The mass of objects, henceforth known as The Pile, began with the most noble intentions.
It was March, early in the pandemic. The fastest way to hate your house is to spend every moment there. Suddenly, items that once blended in developed empty smiles and dead eyes. “Why did you ever buy me?” they said in a Victorian child’s voice.
“Let’s each put a couple things in the dining room for charity every day,” I suggested. It was a way to declutter without a ton of pressure. I was a walking issue of Real Simple, Marie Kondo on the verge of greatness. My stepdaughter, a fourth-grade Ray Liotta in Goodfellas, pushed for a yard sale. Fine! Whatever got everyone cleaning!
What with Florida being Florida, it soon became clear that this was not a temporary quarantine. The child needed a better setting for virtual school. We needed an office. We would empty the larger “guest room,” move her in, and put an office in her room. Simple! Real! Simple!
Did you just twitch at the words “guest room?” If you are like us, the guest room is less for guests and more for storing ephemera from past relationships and deceased relatives, for shoving untold thingamajigs into closets. The guest room holds secrets. The guest room is a lie.
The Pile grew into an amorphous blob, eating its own flesh. Making matters worse, my husband had been working from the dining room table. As The Pile grew, he was literally working inside The Pile. I studied a little psychology in college and from what I remember, this is not great.
We had a few workers over, a plumber and some door installers. The first time, we were overly apologetic for The Pile. “We’re getting ready for a yard sale!!!!!!” we chirped. “Sorry for the mess!!!!!” When the last worker came, it was a lethargic, “Mmphhf yard salllheh sry fnnh.”
The death knell was when the liquor cabinet shelves started to bow (quarantine!). Husband took all the bottles out to reinforce things. Reader, please imagine this man sitting inside The Pile, utterly surrounded by booze like some kind of demented Last Supper.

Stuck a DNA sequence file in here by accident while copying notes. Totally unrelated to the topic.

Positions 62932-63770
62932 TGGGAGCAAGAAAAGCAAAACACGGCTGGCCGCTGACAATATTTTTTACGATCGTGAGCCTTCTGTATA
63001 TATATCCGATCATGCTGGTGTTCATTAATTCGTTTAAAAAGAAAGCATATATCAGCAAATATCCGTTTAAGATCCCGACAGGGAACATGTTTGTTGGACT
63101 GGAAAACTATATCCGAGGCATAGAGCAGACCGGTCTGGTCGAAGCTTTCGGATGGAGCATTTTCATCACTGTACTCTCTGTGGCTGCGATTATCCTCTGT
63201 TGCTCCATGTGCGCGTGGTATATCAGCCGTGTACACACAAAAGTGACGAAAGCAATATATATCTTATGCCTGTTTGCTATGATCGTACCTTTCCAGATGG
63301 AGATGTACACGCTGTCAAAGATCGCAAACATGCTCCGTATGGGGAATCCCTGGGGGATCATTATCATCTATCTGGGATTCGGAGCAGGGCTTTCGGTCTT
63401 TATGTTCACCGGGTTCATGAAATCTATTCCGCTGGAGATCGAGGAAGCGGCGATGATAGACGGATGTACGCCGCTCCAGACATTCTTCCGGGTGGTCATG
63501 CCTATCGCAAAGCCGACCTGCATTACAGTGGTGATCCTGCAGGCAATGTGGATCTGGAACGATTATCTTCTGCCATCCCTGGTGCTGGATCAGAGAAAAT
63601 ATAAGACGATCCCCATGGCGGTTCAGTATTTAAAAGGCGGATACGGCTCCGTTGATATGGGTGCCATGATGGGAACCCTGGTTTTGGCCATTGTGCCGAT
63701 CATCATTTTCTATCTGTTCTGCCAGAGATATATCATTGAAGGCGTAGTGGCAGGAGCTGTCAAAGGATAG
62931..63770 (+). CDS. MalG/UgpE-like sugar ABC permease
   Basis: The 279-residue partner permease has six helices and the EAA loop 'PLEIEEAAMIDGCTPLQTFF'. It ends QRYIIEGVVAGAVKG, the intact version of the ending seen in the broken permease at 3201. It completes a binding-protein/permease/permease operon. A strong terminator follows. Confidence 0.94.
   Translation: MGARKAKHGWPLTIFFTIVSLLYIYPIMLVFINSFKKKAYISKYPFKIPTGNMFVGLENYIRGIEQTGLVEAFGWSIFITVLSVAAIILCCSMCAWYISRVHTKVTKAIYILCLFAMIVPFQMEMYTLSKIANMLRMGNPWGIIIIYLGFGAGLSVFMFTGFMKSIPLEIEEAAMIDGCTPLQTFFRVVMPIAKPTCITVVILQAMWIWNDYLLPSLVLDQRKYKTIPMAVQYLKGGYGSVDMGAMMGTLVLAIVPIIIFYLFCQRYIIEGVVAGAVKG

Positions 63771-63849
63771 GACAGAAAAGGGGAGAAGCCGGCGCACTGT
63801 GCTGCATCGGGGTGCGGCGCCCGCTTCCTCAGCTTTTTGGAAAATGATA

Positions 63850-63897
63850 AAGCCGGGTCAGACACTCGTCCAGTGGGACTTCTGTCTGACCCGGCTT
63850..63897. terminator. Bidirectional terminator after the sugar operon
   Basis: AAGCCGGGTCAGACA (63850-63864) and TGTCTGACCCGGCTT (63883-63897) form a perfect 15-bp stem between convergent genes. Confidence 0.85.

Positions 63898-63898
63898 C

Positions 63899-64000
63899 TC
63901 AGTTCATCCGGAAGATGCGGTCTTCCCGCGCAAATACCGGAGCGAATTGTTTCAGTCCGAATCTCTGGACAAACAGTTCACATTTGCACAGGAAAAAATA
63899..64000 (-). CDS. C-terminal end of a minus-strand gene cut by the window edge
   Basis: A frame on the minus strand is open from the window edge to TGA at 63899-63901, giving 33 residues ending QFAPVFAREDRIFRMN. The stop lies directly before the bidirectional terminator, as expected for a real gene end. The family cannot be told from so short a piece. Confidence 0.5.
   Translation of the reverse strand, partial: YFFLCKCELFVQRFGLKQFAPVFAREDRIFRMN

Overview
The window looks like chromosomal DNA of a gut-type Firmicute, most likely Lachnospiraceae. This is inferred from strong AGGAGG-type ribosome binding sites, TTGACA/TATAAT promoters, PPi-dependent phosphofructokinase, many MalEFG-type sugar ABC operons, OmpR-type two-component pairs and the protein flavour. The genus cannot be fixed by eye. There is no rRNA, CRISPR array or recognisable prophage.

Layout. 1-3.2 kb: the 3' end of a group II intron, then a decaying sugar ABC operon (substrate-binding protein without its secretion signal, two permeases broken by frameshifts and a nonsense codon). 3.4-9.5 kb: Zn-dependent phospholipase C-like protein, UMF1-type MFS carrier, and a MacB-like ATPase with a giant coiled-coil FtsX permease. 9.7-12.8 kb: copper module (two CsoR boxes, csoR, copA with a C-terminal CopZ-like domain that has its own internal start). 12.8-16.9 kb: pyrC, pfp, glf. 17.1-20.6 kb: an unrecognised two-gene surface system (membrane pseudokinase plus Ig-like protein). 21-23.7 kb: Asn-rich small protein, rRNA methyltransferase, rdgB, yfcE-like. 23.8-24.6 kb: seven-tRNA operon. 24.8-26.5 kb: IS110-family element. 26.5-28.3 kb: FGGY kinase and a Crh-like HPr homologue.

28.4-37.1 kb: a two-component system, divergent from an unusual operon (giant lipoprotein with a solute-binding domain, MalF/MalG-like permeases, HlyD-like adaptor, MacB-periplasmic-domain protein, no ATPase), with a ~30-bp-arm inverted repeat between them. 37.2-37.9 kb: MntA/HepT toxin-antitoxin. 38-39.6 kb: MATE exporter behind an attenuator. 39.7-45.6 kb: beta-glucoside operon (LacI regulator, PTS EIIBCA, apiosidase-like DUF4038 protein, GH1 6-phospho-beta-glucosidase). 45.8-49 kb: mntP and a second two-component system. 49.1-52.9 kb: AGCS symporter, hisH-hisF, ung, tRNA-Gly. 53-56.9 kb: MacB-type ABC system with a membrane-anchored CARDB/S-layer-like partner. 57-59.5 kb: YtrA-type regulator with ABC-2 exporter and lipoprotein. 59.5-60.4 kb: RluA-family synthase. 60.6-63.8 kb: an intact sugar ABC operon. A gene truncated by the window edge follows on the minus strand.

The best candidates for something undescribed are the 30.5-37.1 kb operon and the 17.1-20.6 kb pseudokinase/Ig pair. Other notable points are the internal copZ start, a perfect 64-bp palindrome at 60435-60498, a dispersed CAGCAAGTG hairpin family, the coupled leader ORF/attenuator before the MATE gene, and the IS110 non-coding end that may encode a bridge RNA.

It was time for the yard sale! We had put it off as the state’s COVID-19 numbers continued to spike. Inviting dozens of strangers to haggle breathlessly and hand over sweaty money did not sound cool.
We set rules. Everything would be “pay what you can.” We would write instructions on signs. We would put a bucket at the front of the driveway. We would sit at the other end, VERY FAR AWAY, wearing masks.
That morning, we dumped everything onto tarps. It was the fastest I’ve ever gotten ready for one of these things. No rolls of tiny price stickers, no meticulous sorting, no color-coded system, no cash box.
Yard sale people apparently don’t read the signs. They began asking for prices. We yelled, “PAY WHAT YOU WANT, PUT IT IN THE BUCKET,” which was like, “FBI, DON’T MOVE.” This seemed to confuse them, then delight them. Once they realized they could take items with abandon, they stuck around. Those Desperate Housewives DVDs are more appealing when you set the price!
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No one stole from the bucket, but we emptied it here and there. We appeared to be a charity. “What are you collecting for?” one woman said. “Ourselves?” I replied. I mention it in case this bucket model might work for your next fundraiser.
The most surprising thing, though, is that we made more money this way than at any other yard sale. People mostly paid $5 an armful, but we got a noticeable cache of $20 bills. We’re not bound for Vegas or anything, but it was more than expected.
Maybe a little trust went a long way. Maybe everyone is spread so thin, so tasked with sacrifice that generosity is a kind of salve. I still believe people’s default is to give more than they take. At this point in 2020, it was a pleasant reminder.
We took the rest of the stuff to charity and gave a few items to our neighbor for his yard sale. Keep the money from it, we told him. We’re getting out of this game and enjoying the dining room floor for a while.
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